Wednesday’s 4.96 percent climb of nearly 117 points in the S&P 500 is the best Dec. 26 on record, surpassing the 3.06 percent gain set in 1973, according to S&P Dow Jones indices.
It was the largest daily percentage gain for markets since March 2009. The Nasdaq composite rose 361 points, 5.8 percent, to close at 6,554. Both the S&P and the Nasdaq enjoyed their best day in three years. But despite the big gains, all three indexes are still in the loss column as the year’s end approaches.
“Today, the market’s message is that we have nothing to fear but fear itself,” said Ed Yardeni, president of Yardeni Research. “The recent sell-off reflected fears of an impending recession, which were blown away today by Amazon and other retailers reporting a record holiday selling season. Santa is back.”
Markets were stuttering through the early trading Wednesday morning, but they became more sure-footed after White House economic adviser Kevin Hassett assured reporters that Federal Reserve Chairman Jerome H. Powell’s job is “100 percent safe.” The market started surging after his remarks.
“Yes, of course, 100 percent,” said Hassett, the chairman of the president’s Council of Economic Advisers, when asked by reporters at the White House whether Powell’s job is secure. “Absolutely.”
Hassett, in an appearance on Fox Business Network, also said President Trump “is very happy” with Treasury Secretary Steven Mnuchin, who created worry last weekend when he phoned the chief executives of U.S. banks regarding the economy.
“The market needed something positive to hold on to, and when Hassett came out and said emphatically that Powell was safe, the market got what it perceived as good news, and that was all it needed to hear,” said Kenny Polcari of ButcherJoseph Asset Management. “The algorithms took the market up 1,000 points, just like they destroyed it on Monday.”
Trump’s criticism of the Fed and Powell has shaken Wall Street as it weathers its worst December in history. But Wednesday’s gains were broad and deep, with all 30 Dow components tilting positive. The Dow rose on the tails of surging blue chips Nike and Microsoft, each posting gains around 7 percent. The technology sector was strong, with Facebook rising 8 percent and Amazon nearly 10 percent. Consumer discretionary, energy and technology stocks paced the broad S&P 500. (Amazon chief executive Jeffrey P. Bezos owns The Washington Post.)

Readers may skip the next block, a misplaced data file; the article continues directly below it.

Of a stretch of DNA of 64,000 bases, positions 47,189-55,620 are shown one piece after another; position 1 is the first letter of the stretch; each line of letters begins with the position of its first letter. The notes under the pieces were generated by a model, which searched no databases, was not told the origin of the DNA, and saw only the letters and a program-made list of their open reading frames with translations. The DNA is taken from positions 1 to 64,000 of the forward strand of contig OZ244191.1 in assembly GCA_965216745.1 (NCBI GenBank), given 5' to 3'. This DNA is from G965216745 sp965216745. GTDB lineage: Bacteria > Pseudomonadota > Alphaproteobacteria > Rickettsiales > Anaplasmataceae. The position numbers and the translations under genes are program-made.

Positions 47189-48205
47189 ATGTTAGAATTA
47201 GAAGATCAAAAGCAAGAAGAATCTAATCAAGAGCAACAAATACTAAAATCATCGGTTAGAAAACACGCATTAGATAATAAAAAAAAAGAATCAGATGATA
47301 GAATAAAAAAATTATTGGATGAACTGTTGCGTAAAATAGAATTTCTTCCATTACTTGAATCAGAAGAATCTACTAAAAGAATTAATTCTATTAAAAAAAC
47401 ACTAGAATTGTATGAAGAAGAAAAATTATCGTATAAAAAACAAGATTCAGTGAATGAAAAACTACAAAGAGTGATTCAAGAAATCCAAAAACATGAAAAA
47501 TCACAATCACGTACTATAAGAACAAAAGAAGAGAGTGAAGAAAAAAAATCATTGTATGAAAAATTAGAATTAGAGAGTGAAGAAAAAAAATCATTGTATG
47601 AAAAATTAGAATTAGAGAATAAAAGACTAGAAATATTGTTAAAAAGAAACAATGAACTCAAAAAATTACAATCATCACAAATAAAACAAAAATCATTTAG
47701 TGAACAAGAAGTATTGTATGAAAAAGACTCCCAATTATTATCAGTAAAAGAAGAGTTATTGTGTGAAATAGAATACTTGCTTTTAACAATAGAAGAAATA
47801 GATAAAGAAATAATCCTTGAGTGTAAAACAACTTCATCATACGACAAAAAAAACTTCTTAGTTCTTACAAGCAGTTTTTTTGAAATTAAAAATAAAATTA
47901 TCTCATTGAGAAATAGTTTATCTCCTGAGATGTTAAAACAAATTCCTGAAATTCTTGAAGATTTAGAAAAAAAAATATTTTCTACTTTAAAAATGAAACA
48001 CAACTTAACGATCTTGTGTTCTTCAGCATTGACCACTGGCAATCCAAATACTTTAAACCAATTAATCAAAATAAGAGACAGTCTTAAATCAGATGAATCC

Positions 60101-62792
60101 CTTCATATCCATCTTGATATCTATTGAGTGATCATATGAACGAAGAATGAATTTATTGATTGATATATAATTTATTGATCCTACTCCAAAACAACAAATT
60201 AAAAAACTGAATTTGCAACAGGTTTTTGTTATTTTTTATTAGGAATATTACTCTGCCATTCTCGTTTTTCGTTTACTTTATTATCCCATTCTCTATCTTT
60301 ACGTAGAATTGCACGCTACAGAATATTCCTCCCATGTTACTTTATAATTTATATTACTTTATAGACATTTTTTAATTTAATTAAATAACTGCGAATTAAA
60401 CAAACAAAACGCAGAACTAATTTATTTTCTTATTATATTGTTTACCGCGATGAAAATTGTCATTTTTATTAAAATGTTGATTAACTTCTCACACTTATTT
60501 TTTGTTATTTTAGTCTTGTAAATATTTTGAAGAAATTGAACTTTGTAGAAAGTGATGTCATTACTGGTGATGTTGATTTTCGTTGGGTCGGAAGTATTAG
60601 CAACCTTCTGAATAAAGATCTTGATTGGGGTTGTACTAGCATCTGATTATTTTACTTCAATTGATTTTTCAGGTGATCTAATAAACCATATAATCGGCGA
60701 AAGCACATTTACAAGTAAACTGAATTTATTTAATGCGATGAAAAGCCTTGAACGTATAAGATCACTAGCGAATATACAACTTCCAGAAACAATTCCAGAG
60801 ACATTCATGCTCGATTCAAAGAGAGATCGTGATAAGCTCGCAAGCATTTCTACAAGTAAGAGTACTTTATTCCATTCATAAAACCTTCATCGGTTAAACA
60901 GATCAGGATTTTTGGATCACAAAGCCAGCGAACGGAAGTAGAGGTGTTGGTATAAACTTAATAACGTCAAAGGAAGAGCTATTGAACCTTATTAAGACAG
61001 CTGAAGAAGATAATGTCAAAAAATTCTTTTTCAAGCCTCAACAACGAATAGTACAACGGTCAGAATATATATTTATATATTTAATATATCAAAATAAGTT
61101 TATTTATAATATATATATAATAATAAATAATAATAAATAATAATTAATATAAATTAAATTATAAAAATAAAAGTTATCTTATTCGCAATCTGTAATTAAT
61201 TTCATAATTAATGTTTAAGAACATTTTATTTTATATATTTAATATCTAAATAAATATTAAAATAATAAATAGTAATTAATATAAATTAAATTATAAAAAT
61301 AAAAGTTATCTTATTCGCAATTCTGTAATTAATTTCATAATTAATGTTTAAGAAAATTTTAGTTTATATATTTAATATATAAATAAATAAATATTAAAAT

Crude oil prices surged, helping push the energy sector to a more than 6 percent gain. Oil prices notched their biggest increase in two years. West Texas Intermediate crude was up nearly 10 percent, at about $46 per barrel. Benchmark Brent crude increased more than 8.5 percent to more than $54 per barrel.
The post-holiday rally comes after a shortened Christmas Eve trading session left the Nasdaq deep into bear market territory and the S&P within a wisp of a bear market.
“A correction might have made sense, but today investors are probably thinking it has gone too far,” said Ed Keon, chief investment strategist at QMA.
Trump tried to create his own White House rally on Christmas Day when he suggested that the pullback in U.S. stock markets is a good buying opportunity for investors.
“We have companies — the greatest in the world, and they’re doing really well,” Trump told reporters at the White House. “They have record kinds of numbers. So I think it’s a tremendous opportunity to buy. Really a great opportunity to buy.”
The Dow, S&P and Nasdaq all finished down 2 percent or more on Christmas Eve. The Dow closed down 653 points.
Investors have been shaken by recent economic and political developments, including the abrupt resignation of Defense Secretary Jim Mattis; a partial federal government shutdown; an interest rate hike; speculation that Trump might seek to fire Powell; Mnuchin’s calls to U.S. banks; and Trump’s sudden decision to withdraw U.S. troops from Syria against the counsel of his national security team.
The president on Christmas Day cast fresh doubt on the record of Powell, whom he has increasingly blamed for the market weakness.
“Well, we’ll see,” the president said when a journalist asked whether he had confidence in Powell. “They’re raising interest rates too fast; that’s my opinion. But I certainly have confidence . . . I think that they will get it pretty soon. I really do.”
Presidents are rarely happy with interest rate increases, but Trump’s vocal criticism of Powell has Wall Street concerned.
“Markets are becoming more rattled by criticism of the Fed,” said Kristina Hooper, Invesco chief global market strategist. “The Fed instilled confidence despite the global financial crisis and government shutdowns. So while there is a minority view that stocks would rally if Powell were to be replaced, I believe it would cause a serious sell-off because of what it represents.”
“Having said that,” Hooper said, “the Fed should be more flexible regarding balance sheet normalization, given how powerful a tool it is.”